You need to prevent resource starvation attacks against your application.
The operating system does not trust the applications that it allows to run. For this reason, the operating system imposes limits on certain resources. The limitations are imposed to prevent an application from using up all of the available system resources, thus denying other running applications the ability to run. The default limits are usually set much higher than they need to be, which ends up allowing any given application to use up far more resources than it ordinarily should.
Unix provides a mechanism by which an application can self-impose restrictive limits on the resources that it uses. It’s a good idea for the programmer to lower the limits to a point where the application can run comfortably, but if something unexpected happens (such as a memory leak or, more to the point, a denial of service attack), the limits cause the application to begin failing without bringing down the rest of the system with it.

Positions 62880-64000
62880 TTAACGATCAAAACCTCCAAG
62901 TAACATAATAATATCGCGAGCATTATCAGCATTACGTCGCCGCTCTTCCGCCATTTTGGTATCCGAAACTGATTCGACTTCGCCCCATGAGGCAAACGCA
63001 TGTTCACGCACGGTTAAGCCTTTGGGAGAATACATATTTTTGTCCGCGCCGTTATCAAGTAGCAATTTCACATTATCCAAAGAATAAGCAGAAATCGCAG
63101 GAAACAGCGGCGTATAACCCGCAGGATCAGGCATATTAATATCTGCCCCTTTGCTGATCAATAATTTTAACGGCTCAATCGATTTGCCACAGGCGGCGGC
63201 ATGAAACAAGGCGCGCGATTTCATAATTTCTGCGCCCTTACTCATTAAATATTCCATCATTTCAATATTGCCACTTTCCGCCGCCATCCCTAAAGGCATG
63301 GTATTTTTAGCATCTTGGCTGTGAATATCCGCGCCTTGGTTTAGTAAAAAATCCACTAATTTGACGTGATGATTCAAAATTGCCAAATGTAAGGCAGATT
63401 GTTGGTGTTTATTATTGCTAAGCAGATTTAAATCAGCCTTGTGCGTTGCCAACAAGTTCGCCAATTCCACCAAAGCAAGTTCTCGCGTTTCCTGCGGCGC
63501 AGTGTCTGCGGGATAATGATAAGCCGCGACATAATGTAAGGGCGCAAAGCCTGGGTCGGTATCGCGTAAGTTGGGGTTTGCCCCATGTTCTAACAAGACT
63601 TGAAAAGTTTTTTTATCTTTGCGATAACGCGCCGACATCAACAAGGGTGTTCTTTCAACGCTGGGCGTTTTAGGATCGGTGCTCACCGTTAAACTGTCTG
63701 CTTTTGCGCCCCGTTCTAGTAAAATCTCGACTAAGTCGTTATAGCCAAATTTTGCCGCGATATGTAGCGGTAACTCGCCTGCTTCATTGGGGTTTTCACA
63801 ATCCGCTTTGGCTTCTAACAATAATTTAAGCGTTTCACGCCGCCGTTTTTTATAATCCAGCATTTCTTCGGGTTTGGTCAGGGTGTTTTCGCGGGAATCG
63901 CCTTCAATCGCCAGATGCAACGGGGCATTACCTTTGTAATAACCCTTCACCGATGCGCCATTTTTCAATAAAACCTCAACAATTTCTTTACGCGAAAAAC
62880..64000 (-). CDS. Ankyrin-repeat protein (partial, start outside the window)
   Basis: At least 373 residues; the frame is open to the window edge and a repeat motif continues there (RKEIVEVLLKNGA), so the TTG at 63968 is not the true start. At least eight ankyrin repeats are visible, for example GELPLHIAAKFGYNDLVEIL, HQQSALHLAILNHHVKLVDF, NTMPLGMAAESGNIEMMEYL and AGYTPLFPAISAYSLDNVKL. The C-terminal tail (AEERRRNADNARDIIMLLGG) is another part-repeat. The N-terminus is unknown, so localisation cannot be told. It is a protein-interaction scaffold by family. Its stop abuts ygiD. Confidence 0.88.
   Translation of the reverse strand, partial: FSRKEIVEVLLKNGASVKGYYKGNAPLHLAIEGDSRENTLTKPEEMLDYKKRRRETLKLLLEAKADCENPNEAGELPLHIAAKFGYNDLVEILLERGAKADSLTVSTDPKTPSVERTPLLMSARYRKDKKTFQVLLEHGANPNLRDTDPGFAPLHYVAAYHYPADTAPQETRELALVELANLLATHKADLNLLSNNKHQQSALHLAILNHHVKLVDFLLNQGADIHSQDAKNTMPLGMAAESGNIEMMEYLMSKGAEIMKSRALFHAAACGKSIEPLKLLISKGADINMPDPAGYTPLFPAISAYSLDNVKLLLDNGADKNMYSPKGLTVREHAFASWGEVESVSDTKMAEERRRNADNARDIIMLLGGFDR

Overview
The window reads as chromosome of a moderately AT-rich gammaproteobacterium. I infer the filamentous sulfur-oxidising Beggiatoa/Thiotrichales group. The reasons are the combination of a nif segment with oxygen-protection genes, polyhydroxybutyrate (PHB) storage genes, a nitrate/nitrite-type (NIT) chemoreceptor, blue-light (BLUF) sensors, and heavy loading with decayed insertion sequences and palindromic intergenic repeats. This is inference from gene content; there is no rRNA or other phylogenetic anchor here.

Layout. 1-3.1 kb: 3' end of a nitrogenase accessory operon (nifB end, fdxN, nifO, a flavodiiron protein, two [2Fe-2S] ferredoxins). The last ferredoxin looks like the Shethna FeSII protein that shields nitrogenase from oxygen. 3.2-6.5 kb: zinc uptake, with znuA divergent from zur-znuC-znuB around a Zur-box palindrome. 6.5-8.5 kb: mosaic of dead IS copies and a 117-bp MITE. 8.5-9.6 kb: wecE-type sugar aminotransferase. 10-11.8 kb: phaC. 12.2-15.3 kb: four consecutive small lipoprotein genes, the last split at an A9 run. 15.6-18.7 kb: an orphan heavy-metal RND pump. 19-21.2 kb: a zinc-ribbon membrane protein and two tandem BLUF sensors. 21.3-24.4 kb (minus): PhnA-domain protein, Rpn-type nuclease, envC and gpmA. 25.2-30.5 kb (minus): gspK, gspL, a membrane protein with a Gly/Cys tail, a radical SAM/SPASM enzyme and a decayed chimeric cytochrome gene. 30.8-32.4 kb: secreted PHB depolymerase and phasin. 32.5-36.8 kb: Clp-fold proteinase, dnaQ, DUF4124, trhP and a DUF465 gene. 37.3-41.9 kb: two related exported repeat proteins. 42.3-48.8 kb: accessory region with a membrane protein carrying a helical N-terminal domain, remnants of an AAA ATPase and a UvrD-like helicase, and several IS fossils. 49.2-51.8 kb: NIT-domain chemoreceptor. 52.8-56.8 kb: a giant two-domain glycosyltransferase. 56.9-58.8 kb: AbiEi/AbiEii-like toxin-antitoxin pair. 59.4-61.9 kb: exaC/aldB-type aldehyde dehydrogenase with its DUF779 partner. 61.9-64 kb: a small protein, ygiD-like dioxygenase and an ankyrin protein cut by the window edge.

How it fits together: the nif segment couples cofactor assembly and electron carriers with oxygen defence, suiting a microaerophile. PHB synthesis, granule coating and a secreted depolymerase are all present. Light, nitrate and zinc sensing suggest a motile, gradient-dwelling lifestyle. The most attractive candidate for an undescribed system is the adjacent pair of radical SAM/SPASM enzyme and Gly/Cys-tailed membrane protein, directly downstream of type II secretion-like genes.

Operating system resources are difficult for an application to control; the pooling approach used in threads and sockets is difficult to implement when the application does not explicitly allocate and destroy its own resources. System resources such as memory, CPU time, disk space, and open file descriptors are best managed using system quotas. The programmer can never be sure that system quotas are enabled when ...